Jenny Nichols
lives in Providence, RI, where she is currently trying to figure out a couple of Kris Kristofferson songs on a church organ.

Sampson Starkweather is a founding editor of Birds, LLC, an independent poetry press. He is the author of Self Help Poems, The Heart is Green From So Much Waiting, City of Moths, and The Photograph. He works at the Center for the Humanities at the CUNY Graduate Center, where he helps organize the Annual Chapbook Festival and Lost & Found: The CUNY Poetics Document Initiative.

Mamie Tinkler’s recent group exhibitions include “Day of the Locust” at White Flag Projects in St. Louis and “Drawings, Drawings, Photographs” at Rachel Uffner Gallery and “Painted Pictures” at Blackston Gallery, both in New York. Born in Tennessee, she received her BA from Columbia University and her MFA from Hunter College, and now lives and works in Queens.  

Jared White lives in Brooklyn, where he co-curates Yardmeter Editions and has recently founded a bookstore, Berl’s Brooklyn Poetry Shop. His poems have appeared or are forthcoming in Esque, Coconut, We Are So Happy to Know Something, Action,Yes, and elsewhere. His chapbook Yellowcake appeared in Narwhal from Cannibal Books in 2009. He blogs sometimes at jaredswhite.blogspot.com.  
Overcoming Your Lack of Personal Freedom
Jenny Nichols

Now, what I'd like you to do is untie your hands. If you can't get the knot undone then you may have to saw through it. Rubbing the rope back and forth across any sharp object should do. There. Isn't that better? You will immediately notice how much more effective you feel. In just one simple step, you've created a world of difference for yourself. Besides just feeling better, you'll find you're now able to do all of the things you never dreamed you could do while your hands were still tied behind your back. So go ahead, take the next step. Remove your gag and take off your blindfold. Once you've achieved these three simple goals, as if by magic, you'll be able to see, breathe freely, and speak, as well as use your hands for any number of important and useful tasks. Look how easy it is now to untie your legs from the chair beneath you.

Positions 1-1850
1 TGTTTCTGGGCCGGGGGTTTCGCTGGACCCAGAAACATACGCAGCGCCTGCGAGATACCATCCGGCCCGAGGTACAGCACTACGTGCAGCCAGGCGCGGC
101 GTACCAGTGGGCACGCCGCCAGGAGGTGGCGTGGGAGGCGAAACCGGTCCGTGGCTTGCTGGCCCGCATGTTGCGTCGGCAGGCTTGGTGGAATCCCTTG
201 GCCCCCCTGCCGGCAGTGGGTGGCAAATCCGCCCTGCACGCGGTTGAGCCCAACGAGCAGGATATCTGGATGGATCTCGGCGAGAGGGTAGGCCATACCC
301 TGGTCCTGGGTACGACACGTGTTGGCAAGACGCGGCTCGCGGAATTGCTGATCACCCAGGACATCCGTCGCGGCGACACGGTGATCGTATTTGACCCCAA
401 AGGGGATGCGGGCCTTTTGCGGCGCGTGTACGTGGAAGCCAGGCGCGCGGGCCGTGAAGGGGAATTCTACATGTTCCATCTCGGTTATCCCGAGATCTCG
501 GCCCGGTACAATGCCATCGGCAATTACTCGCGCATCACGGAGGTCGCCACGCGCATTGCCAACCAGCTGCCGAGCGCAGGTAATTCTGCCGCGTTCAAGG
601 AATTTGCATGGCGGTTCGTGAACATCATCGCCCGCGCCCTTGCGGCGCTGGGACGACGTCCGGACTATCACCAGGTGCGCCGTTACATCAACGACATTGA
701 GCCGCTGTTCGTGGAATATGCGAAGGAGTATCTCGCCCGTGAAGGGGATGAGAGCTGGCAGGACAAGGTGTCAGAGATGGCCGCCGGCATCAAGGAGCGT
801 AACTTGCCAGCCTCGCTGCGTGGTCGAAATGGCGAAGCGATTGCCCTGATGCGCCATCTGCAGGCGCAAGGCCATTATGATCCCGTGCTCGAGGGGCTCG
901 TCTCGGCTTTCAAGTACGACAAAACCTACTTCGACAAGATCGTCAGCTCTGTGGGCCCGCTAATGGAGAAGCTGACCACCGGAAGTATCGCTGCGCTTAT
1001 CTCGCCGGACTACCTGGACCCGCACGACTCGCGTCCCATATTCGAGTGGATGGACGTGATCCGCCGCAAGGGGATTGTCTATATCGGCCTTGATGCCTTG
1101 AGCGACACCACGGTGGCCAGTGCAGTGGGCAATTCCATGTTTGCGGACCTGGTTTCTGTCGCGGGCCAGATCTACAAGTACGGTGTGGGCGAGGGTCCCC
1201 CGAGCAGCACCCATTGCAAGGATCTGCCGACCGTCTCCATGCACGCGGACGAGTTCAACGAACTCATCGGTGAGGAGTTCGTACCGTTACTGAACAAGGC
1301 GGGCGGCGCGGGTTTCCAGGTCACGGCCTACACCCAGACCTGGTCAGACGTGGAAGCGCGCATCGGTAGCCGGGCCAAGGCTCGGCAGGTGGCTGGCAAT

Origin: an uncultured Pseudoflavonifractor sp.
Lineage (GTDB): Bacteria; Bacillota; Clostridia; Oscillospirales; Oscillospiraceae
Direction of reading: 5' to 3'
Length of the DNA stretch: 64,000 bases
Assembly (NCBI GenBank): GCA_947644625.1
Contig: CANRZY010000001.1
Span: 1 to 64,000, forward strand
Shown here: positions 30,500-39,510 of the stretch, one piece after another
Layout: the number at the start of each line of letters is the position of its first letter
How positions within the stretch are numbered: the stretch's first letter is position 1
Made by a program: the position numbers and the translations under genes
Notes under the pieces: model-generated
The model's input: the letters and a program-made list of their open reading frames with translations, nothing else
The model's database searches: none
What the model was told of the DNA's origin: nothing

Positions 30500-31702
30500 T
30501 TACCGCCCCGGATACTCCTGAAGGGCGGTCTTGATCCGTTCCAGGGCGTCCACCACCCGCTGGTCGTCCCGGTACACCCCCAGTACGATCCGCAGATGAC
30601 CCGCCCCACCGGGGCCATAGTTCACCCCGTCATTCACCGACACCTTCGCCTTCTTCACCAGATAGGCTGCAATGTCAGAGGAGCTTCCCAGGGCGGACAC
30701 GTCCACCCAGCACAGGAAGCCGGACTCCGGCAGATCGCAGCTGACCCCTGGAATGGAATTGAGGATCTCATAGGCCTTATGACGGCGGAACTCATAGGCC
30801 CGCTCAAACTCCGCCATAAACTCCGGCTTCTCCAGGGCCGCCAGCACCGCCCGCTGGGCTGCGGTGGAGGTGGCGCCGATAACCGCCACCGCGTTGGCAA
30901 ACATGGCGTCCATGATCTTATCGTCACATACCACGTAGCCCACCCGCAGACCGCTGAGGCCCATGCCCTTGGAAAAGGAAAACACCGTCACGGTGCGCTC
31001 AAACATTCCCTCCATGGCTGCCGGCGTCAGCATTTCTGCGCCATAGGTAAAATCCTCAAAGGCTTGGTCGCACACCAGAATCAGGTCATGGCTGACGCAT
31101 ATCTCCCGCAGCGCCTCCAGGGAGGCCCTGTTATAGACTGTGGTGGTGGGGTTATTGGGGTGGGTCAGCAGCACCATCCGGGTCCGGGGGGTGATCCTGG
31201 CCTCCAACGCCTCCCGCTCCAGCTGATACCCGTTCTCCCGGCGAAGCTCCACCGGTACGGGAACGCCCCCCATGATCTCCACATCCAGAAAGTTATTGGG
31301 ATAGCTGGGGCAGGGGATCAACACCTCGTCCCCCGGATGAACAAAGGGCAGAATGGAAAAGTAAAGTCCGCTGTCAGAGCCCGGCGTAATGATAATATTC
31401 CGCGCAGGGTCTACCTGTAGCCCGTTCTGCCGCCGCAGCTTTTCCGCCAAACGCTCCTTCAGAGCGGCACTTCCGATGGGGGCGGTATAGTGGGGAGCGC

Now that you've overcome the limitations of being bound, blindfolded, and gagged, your new feelings of empowerment and self assuredness may give way to a sense of frustration and futility. You may find that your hard earned, newly acquired range of movement has won you nothing more than an even keener sense of the four foot by three foot by three foot cage that you're in. Don't surrender to this defeatist attitude. A free man with the full rights of a citizen is someone who thinks like a free man with the full rights of a citizen. If you project a positive self image that says, I am someone who can both stand and lie down at full length, I am someone who is able to sleep at regular intervals, I am someone who has access to both food and hygienic facilities, then you will become that person. However, if you project a negative self image, if you are subtly telling the world around you, I am a person who has been locked in a cage made for animals, I am a person whose family does not know if I am alive or dead, I am a person who is kept awake by a randomly occurring, deafening noise and beaten by men I cannot see or hear, I am a person who, given the slightest chance, would beat my head against any solid object until I was dead because I cannot endure this for even one second longer, then that is how the world will treat you.

So let's try. Repeat after me: I am a person who still has the full use of his hands, despite loss of circulation for an indeterminate period of time. I am a person whose arms and ribs and will have not yet been broken. I am a person who has retained an accurate sense of space and time. I am a person in full control of both my motor skills and my reason.

Congratulations. You're well on your way.


This work originally appeared in the 2006 edition of Listen Up, a publication of the Cranbrook Academy of Art, guest edited by Brian Evenson.